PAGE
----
The Question Mark ( ? question mark )
How to use the question mark correctly
The question mark is used to end a direct question, and to end a rhetorical question.
Question Mark for Direct Questions
- Why is a raven like a writing deskwh-question? question mark
This direct question was asked by the hatter in Lewis Carroll's book Alice in Wonderland. Direct speech and direct questions are rarely found in academic writing unless the topic is literature or linguists. However, questions are posed in academic writing, as outlined below.
Question Mark for Rhetorical Questions
Rhetorical questions are asked for effect and the writer may or may not supply an answer. In academic writing it is one way of providing an explanation. A question is posed and the writer supplies the answer. This is the most common use or the question and the question mark in academic writing.
- Imagine delicate frozen crystals on a windowpane during a cold day. What creates that patternwh-question which is answered in the following sentence (see context)? question mark (context)Imagine delicate frozen crystals on a windowpane during a cold day. What creates that pattern? When water freezes, its molecules begin clustering together. Water molecules have a particular bent shape that causes them to stack into clusters shaped like hexagons as they freeze.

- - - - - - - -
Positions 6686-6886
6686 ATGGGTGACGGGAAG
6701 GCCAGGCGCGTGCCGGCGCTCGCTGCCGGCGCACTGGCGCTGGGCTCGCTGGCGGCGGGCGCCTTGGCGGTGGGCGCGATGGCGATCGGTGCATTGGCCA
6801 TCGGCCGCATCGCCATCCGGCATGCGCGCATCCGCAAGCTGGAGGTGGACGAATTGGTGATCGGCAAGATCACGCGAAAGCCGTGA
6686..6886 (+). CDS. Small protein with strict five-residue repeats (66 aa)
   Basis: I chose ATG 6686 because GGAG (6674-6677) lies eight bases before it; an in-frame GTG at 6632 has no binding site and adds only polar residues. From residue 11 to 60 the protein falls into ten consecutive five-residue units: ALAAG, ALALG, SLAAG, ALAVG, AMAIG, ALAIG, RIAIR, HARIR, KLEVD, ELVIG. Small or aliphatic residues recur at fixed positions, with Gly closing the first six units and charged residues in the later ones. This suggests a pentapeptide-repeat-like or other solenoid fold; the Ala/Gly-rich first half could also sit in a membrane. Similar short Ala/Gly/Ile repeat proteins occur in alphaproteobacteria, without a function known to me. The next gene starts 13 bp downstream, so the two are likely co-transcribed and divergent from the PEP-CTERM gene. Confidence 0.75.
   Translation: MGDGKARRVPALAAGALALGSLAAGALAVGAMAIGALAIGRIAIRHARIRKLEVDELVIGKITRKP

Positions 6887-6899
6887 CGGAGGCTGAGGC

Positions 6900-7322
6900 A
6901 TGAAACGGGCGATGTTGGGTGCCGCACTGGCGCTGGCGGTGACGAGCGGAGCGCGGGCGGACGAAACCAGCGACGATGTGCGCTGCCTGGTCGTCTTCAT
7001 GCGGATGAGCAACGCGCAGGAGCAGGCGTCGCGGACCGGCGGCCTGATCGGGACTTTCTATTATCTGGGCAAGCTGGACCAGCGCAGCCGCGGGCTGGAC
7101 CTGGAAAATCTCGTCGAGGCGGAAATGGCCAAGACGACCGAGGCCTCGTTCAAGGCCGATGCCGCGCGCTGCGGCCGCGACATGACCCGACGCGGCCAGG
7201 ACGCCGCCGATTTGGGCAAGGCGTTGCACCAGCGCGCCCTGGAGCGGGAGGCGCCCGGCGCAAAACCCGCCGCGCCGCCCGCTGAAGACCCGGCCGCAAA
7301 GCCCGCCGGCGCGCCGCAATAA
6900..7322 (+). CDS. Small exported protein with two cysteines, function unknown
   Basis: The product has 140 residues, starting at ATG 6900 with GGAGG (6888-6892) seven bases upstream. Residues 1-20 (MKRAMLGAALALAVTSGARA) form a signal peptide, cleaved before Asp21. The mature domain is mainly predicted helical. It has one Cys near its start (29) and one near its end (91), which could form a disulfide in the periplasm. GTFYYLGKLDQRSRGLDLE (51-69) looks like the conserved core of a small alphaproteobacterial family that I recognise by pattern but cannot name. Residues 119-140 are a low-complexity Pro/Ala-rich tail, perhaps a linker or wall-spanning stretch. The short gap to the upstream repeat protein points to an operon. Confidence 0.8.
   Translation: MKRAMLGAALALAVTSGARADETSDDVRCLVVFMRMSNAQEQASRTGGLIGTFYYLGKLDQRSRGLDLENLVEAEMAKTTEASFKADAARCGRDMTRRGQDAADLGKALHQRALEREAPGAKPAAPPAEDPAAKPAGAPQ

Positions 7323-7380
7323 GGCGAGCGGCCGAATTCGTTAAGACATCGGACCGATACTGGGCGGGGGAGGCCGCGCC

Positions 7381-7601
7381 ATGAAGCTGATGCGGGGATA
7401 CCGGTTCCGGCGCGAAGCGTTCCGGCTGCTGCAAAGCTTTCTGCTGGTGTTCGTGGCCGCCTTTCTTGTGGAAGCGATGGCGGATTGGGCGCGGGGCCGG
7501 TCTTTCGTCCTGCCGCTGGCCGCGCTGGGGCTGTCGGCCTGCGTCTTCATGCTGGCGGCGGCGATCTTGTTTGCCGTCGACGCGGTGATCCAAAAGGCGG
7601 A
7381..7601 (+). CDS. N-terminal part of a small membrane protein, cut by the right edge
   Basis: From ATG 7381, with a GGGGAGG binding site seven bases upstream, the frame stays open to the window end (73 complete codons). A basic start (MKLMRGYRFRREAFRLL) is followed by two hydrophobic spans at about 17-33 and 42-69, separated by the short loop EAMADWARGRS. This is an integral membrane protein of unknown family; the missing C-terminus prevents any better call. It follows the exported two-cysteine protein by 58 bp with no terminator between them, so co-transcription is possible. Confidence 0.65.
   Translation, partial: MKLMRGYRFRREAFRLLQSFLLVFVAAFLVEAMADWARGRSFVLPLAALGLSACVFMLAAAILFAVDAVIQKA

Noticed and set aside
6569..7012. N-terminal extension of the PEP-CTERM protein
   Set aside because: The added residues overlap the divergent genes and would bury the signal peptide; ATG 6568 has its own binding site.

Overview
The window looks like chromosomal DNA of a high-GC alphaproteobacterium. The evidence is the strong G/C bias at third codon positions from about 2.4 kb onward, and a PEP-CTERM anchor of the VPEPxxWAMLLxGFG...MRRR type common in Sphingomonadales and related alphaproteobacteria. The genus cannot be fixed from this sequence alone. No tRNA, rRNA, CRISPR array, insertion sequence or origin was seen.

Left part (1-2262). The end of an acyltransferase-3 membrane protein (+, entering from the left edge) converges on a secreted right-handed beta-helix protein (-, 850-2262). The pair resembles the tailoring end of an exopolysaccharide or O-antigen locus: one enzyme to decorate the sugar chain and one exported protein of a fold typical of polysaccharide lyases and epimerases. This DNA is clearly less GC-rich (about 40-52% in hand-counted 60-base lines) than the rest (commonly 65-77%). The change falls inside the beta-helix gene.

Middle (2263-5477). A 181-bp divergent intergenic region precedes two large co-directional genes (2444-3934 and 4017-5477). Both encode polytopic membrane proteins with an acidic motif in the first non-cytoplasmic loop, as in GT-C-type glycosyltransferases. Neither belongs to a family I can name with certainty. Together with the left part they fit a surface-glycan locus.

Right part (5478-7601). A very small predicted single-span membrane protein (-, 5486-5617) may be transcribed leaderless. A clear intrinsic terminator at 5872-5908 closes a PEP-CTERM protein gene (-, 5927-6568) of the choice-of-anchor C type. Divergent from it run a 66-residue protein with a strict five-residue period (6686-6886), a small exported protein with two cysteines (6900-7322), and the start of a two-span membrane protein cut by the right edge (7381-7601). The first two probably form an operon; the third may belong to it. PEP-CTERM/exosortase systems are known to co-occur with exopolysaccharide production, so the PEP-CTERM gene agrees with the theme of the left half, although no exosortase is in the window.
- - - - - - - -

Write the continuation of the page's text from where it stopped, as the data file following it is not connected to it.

- But then why do so many people find astrology so useful if its predictions are not well foundedwh-question? question mark Why are astrological signs and horoscopes so popularwh-question? question mark (context) But then why do so many people find astrology so useful if its predictions are not well founded? Why are astrological signs and horoscopes so popular? It seems that looking to the sky to make some sense of what’s going on right now and what’s going to happen in the future has appealed to a lot of different people at different times in history all over the world.
- But is any of it truequestion? question mark And where did this idea come from in the first placewh-question? question mark (context)Everybody knows that firstborns are natural leaders, middle children are rebels and the baby of the family is spoiled yet confident. At least, that’s what received wisdom tells us. But is any of it true? And where did this idea come from in the first place? In the 1930s the Austrian psychotherapist Alfred Adler was the first to study birth order and its effect on personality. He believed that “every difficulty of development is caused by rivalry and lack of cooperation in the family”.
These examples were sourced from articles in The Conversation:
Why does nature create patterns?;
Astronomy and Astrology;